77.4: Lymph Nodes of the Inguinal Region and Lower Limb

Popliteal Nodes

Popliteal nodes lie in the popliteal fossa. One lies at the junction of the popliteal vein and the short saphenous vein, the remainder about the popliteal vessels. Afferent vessels arise from the deep tissues of the lower leg and the skin of the lateral lower leg and foot. Efferent vessels drain to deep inguinal nodes.

Inguinal Nodes

There are three groups of superficial nodes and a single deep group.

  • Medial proximal superficial nodes lie below the inguinal ligament. They receive lymph from the perineum and medial anterior abdominal wall. In women, lymph from the uterus may pass to this group along round ligament lymphatics.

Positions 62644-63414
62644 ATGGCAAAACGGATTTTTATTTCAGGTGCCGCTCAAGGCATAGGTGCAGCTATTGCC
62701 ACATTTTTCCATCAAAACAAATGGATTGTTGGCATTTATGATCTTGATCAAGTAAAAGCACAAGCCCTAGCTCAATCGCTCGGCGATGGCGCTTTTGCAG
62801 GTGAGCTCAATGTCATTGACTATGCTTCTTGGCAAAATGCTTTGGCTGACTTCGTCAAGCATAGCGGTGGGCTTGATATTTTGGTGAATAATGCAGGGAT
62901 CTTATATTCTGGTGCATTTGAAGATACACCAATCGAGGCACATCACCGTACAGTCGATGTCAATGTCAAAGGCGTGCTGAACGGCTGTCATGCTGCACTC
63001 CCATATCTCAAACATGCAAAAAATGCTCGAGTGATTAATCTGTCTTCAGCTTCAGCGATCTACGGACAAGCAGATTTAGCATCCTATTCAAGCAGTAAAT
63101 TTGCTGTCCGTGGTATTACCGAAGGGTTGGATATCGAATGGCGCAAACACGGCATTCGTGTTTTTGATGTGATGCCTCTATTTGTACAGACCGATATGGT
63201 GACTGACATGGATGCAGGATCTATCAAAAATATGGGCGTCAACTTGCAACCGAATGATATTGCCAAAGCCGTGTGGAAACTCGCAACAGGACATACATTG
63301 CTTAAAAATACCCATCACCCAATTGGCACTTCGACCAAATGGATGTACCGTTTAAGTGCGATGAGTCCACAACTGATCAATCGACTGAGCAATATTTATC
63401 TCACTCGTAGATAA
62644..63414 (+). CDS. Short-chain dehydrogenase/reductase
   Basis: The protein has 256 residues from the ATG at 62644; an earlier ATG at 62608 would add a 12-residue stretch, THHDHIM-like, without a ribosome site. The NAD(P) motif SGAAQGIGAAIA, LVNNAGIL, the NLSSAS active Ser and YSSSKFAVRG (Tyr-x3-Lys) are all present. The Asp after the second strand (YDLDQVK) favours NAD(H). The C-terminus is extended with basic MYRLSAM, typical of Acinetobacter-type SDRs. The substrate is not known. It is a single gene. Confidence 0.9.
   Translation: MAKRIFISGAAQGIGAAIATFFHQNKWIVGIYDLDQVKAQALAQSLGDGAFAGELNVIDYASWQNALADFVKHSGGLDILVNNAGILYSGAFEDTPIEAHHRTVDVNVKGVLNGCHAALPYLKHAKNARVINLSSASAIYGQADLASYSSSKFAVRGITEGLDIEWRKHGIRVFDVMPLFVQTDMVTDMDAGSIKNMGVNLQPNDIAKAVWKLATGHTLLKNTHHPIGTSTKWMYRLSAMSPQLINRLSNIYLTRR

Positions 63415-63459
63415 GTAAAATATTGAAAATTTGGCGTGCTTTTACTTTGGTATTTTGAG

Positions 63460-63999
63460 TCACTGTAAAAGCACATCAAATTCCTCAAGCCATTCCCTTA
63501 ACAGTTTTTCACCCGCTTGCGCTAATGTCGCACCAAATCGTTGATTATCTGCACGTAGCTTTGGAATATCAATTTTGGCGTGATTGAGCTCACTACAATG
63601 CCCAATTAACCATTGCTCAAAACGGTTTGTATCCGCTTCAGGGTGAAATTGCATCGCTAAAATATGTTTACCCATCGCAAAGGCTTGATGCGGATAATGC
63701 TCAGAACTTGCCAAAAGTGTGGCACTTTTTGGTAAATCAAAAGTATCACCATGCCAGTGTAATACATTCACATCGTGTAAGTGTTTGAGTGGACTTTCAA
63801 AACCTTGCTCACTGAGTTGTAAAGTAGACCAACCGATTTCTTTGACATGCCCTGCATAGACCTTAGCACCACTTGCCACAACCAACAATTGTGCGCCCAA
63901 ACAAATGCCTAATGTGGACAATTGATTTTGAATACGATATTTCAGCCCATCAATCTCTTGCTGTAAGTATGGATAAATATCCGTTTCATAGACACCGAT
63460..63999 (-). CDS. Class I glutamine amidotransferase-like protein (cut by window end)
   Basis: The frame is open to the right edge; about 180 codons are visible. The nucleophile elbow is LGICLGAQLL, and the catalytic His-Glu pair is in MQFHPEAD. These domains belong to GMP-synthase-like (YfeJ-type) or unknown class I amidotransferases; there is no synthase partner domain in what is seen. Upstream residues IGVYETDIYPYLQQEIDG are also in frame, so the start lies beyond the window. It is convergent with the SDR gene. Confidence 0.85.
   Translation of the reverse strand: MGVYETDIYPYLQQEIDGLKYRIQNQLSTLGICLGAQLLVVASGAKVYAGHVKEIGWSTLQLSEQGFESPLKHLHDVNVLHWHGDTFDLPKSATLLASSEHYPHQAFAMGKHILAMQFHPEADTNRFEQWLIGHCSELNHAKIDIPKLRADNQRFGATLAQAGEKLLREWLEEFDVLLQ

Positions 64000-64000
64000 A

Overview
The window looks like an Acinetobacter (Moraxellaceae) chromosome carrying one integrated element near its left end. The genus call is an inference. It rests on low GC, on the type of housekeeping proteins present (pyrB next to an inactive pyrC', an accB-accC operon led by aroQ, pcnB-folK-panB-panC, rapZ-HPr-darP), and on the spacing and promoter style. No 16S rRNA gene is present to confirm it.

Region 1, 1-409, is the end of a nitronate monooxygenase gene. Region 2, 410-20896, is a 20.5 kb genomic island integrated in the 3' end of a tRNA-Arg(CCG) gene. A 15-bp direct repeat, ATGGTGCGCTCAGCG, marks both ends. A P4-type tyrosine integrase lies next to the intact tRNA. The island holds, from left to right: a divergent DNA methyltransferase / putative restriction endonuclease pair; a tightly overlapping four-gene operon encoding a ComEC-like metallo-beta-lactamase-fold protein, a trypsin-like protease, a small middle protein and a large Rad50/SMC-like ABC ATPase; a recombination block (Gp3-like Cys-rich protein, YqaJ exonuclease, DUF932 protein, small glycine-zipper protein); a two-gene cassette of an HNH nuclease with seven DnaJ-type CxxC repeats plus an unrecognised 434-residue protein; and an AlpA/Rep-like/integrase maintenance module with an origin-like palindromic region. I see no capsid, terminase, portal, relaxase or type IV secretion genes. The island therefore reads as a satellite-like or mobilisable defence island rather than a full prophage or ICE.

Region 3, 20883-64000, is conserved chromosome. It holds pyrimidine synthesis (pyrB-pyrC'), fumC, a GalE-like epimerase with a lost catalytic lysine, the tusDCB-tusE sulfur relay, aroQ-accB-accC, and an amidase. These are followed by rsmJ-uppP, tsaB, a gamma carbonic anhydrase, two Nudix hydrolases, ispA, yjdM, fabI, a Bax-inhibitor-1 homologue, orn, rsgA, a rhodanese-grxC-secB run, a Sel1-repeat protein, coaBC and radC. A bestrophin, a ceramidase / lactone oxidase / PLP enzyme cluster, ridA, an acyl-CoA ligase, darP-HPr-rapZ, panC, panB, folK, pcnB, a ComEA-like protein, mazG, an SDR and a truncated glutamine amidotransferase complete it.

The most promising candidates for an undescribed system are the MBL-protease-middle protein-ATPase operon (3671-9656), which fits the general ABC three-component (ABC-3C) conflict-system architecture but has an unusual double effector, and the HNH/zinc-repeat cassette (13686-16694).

• Lateral proximal superficial nodes drain lymph from the lateral abdominal wall and the gluteal region.
  • Distal superficial nodes lie along the long saphenous vein before it pierces the fascia lata. They drain lymph from the superficial thigh, the medial lower leg and foot.
  • There are three deep inguinal nodes. The lowest lies distal to the junction of the long saphenous and femoral veins. It drains lymph from the deep tissues of the leg. The next lies above this junction; and the most proximal lies beneath the inguinal ligament.